California

 

2. On Jan. 1, undocumented immigrant Sergio Garcia received a license to practice law in which U.S. state?

  1. Nevada
  2. Texas
  3. Florida
  4. California

4. California

With the beginning of the year, a new law came into effect from Governor Jerry Brown’s office which allowed Garcia to finally realize his dream. Although Garcia has lived in America for most of his life, he still was considered an illegal immigrant even while graduating from law school and passing the California bar exam. Garcia challenged a law put into place in 1996 that prevented professional licenses from being granted to illegal immigrants. The challenge resulted in the passing of a bill in the California legislature that allows him to practice in the state without a green card.

 

Bahrain flag

 

3. On Jan. 9, aluminum giant Alcoa was slapped with a $384 million fine for Foreign Corrupt Practices Act violations stemming from dealings with what country?

  1. Brazil
  2. Kazakhstan
  3. Bahrain
  4. Indonesia

3. Bahrain

Alcoa has been dealing with Bahraini officials since 1989, but according to a recent SEC and DOJ investigation, those dealings haven’t always been clean. According to an SEC order, Alcoa retained a consultant for its dealings in the country who the company claimed was “well versed in the normal ways of Middle East business.” However, the U.S. government says that Alcoa “knew or consciously disregarded the fact that the relationship with the consultant was designed to generate funds that facilitated corrupt payments to Bahraini officials.” Through the consultant, Alcoa allegedly offered more than $110 million to Bahraini officials in exchange for key aluminum contracts.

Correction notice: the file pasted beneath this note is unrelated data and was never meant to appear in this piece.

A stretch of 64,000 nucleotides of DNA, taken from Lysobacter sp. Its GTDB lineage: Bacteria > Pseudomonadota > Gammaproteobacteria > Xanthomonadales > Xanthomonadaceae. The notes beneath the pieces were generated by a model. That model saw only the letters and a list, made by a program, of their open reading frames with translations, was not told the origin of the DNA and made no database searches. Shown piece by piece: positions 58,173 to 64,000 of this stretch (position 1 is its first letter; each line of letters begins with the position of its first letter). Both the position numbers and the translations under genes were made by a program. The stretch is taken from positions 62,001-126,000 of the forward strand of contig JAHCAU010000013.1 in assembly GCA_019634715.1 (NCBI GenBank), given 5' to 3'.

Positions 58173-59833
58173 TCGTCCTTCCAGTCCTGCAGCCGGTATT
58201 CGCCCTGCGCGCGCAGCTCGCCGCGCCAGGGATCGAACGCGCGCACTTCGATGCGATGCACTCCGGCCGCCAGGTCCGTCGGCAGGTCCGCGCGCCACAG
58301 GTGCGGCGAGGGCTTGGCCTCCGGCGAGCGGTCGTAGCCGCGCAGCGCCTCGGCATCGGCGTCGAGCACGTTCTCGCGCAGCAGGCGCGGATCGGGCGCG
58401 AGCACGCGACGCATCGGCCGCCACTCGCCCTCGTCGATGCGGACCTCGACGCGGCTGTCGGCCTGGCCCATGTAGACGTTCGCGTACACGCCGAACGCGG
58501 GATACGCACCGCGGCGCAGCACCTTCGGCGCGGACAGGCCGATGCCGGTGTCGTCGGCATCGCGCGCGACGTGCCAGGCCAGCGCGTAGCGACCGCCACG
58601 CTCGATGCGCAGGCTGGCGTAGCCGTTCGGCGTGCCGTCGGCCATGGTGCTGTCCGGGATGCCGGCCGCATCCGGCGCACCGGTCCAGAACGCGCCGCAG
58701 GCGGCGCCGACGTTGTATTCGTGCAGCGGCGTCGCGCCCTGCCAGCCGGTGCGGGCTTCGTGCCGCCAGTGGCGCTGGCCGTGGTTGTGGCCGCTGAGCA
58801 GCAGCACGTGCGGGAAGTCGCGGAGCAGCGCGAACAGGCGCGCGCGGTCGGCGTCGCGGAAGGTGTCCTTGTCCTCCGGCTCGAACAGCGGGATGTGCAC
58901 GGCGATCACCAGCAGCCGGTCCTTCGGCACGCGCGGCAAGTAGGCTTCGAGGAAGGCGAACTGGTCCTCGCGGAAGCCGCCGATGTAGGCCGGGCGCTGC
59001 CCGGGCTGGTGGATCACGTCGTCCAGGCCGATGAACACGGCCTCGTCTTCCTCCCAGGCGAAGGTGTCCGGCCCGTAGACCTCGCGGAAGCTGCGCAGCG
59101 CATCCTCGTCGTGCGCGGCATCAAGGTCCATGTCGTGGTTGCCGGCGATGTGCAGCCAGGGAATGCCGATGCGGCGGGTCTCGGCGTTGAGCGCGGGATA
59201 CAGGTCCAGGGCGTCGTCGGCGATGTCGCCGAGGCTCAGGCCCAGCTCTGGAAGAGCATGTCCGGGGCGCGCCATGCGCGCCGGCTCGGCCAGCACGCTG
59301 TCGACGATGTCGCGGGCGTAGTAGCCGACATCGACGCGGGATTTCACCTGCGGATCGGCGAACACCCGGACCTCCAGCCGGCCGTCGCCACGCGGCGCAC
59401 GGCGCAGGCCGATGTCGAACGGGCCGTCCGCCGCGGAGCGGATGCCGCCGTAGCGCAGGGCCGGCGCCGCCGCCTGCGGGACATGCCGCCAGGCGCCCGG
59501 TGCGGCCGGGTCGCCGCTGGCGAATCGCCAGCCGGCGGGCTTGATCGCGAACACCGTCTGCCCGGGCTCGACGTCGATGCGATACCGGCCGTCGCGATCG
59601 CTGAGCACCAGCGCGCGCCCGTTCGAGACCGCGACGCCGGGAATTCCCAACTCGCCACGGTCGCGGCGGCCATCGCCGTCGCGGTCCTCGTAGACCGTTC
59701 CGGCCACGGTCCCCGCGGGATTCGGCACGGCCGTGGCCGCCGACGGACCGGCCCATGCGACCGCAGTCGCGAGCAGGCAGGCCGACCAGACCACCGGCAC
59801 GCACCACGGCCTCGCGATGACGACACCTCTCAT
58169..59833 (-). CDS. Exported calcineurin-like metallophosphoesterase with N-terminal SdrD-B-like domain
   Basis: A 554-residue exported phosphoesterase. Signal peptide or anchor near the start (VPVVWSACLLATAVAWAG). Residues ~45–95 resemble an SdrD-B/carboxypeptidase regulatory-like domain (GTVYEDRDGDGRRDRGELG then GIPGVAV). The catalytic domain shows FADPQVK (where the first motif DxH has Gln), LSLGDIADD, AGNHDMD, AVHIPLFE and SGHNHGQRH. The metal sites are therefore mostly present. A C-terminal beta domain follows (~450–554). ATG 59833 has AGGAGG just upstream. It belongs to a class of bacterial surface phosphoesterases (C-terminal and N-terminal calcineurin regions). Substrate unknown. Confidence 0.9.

Kanye West

 

4. Which major music star filed a trademark infringement suit to stop a virtual coin developer from using his name and likeness?

  1. Jay-Z
  2. Kanye West
  3. Justin Timberlake
  4. Blake Shelton

2. Kanye West

The idea of “Coinye” was solid in theory — introduce a virtual currency lampooning a famous music star in order to drum up immediate public intrigue in your product. Well, they got the public intrigue down, as Coinye’s creators appeared on multiple morning shows. They just didn’t, you know, actually ever get Kanye West’s permission to use his name and likeness. Kanye’s lawyers originally slapped the virtual currency developers with a cease-and-desist on Jan. 6, which the developers promptly ignored. However, facing a potential trademark infringement suit, the developers agreed to shut down the currency on Jan. 15, posting on their website, “COINYE IS DEAD. You win, Kanye.”

 

Neiman Marcus

 

5. Sure, we all know about Target, but which high-end retailer is also facing data security issues after it was revealed on Jan. 22 that approximately 2,400 customers’ credit cards had been compromised?

  1. Neiman Marcus
  2. Nordstrom
  3. Saks Fifth Avenue
  4. Lord & Taylor